by Richard Senate
The Chamber of Commerce will tell you that the city of San Buenaventura is really the city of good fortune. That is a direct translation of the Spanish word Buenaventura. But in truth, that is not true. The city is named after a man, a very unique man who lived in 13th Century Italy.
His name was Giovanni di Fidanza, born in Bagnaren, Italy in 1221, the son of John Fidanza and Marra Fitel. At the age of four he became sick and lapsed into a coma. His father was a doctor but all he tried to save his son failed, medical knowledge was limited at the time. His mother insisted that the child should be taken to St. Francis who lived not far away. At the time the pious Francis was seen by all as a living saint and it was believed he could cure the boy. They took the infant to the saintly man to restore the child’s health.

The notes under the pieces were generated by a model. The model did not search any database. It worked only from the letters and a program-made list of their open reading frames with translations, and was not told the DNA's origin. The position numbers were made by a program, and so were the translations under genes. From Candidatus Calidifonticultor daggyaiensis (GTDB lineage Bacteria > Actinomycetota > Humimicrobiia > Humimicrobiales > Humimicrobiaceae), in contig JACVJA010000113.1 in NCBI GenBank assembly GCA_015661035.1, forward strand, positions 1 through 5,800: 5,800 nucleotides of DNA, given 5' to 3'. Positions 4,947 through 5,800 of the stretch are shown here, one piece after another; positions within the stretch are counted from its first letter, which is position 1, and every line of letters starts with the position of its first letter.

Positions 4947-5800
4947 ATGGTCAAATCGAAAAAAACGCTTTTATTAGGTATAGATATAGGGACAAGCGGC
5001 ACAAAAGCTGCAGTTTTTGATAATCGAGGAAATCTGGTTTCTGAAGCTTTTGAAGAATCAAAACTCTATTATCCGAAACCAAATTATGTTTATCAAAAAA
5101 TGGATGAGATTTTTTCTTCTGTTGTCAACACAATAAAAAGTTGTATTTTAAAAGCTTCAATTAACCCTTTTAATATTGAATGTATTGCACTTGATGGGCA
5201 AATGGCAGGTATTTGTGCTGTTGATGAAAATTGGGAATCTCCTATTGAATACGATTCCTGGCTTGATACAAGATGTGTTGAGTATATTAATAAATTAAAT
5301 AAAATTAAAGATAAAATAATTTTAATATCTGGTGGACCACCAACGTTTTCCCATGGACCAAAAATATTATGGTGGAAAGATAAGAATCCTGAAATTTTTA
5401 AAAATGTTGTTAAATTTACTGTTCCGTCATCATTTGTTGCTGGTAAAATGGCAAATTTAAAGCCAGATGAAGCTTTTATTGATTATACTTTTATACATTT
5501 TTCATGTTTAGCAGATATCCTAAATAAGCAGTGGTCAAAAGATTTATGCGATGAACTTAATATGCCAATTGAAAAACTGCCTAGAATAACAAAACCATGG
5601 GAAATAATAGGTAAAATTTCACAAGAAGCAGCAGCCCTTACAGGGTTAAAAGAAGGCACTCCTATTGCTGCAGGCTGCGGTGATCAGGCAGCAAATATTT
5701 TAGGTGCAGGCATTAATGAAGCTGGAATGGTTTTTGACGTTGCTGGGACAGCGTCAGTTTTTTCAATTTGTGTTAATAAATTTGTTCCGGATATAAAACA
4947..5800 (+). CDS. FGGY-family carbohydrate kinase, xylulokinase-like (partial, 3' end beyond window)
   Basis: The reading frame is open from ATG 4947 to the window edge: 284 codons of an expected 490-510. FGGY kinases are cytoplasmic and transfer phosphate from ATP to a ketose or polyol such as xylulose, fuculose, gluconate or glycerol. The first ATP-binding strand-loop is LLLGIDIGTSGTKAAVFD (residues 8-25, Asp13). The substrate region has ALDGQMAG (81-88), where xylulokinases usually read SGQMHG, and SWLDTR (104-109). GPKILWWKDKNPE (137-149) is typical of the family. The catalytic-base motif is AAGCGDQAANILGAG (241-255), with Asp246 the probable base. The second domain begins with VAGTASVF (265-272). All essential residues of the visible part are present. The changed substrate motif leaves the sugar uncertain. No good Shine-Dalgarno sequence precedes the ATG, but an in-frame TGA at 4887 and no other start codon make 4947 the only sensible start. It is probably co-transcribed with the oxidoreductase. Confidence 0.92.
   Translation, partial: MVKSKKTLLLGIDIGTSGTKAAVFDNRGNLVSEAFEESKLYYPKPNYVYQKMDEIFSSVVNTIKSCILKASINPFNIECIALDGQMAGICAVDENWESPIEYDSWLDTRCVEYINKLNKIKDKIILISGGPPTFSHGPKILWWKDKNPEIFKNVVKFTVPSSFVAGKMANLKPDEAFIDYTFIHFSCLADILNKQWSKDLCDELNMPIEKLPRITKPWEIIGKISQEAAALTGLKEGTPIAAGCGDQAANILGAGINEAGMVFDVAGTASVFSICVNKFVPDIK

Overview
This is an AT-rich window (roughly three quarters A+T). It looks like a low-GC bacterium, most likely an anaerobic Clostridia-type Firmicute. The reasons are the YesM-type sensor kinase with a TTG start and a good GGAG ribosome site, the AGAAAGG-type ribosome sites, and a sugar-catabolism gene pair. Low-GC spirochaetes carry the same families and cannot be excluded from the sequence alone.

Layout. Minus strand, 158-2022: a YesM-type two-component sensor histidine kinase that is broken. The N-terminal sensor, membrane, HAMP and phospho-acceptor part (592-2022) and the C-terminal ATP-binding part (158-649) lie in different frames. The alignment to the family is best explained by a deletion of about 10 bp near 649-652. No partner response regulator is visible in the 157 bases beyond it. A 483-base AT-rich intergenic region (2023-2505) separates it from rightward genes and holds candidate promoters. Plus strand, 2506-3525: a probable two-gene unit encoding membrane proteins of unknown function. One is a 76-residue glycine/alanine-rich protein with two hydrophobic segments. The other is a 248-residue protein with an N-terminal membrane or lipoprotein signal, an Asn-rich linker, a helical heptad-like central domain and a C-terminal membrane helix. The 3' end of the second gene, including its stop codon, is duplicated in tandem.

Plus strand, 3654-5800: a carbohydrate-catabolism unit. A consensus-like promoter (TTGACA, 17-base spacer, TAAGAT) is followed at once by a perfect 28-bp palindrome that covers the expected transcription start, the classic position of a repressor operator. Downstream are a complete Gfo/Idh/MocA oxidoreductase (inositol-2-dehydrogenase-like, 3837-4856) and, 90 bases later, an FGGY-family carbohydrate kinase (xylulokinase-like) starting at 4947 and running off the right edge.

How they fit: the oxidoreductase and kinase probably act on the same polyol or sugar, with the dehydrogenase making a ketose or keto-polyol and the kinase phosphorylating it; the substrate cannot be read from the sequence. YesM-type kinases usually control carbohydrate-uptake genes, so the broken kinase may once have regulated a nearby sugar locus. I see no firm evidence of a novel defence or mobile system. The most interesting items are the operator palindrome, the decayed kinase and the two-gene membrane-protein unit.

The saintly Francis told them he couldn’t work miracles, and that only God could do such things. The mother begged him to at least give her son a blessing. He took the boy in his arms and pronounced a blessing. The instant he did, the child woke out of his coma with a cry. The surprised Francis let out the words; “O bona ventura!” (What good fortune). From that day on that became the boy’s nickname.
At the age of twenty-two he joined the Franciscan Order where he proved an adept scholar and was sent to Paris to study.There he became good friends with Thomas Aquinas and earned a degree as a Doctor of Divinity and took the position of teacher.
In 1256 he became the head of the Franciscan Order, over time rising to the rank of Cardinal of Albano. His writings were so popular that in 1274 he was commissioned by Pope Gregory X with the task of re-uniting the Greek Orthodox and Roman Catholic churched that had split. In Rome he labored long and hard at his task, working himself to death, but failed in the end. He died on July 14th 1274, he was fifty -three. In his life he penned many papers and books. So many miracles happened at his tomb in the Vatican that he was named a saint. His symbol is the feather, a pen he used to write his many works.
Fr. Serra read his books and was impressed, naming the ninth Mission San Buneaventura in 1782 in his honor. St. Bonaventure is the patron saint of Ventura. A fitting man to represent all that is good in our community.